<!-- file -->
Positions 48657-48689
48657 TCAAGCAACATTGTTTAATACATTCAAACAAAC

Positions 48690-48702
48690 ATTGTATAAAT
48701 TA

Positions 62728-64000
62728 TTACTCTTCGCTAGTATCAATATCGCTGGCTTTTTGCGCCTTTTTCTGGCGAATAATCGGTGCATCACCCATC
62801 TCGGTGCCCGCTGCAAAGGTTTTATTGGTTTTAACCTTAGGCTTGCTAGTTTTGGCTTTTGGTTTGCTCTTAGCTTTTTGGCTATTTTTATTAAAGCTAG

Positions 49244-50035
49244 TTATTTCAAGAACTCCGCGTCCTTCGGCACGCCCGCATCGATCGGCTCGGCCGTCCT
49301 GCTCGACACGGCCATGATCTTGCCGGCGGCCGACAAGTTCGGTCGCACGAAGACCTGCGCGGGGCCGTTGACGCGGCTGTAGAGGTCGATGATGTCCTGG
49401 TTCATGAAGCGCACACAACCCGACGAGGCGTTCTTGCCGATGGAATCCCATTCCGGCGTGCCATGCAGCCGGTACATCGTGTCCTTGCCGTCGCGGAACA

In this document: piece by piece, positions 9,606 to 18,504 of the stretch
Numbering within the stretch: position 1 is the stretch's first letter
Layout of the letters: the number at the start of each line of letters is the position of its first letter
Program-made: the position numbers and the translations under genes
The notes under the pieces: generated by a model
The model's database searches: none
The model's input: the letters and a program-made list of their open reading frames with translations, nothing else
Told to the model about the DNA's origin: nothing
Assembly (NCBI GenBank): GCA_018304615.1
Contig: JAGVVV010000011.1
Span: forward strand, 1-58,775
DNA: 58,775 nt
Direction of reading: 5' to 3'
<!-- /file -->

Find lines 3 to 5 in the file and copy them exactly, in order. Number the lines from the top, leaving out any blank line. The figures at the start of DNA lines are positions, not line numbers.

Positions 48690-48702
48690 ATTGTATAAAT
48701 TA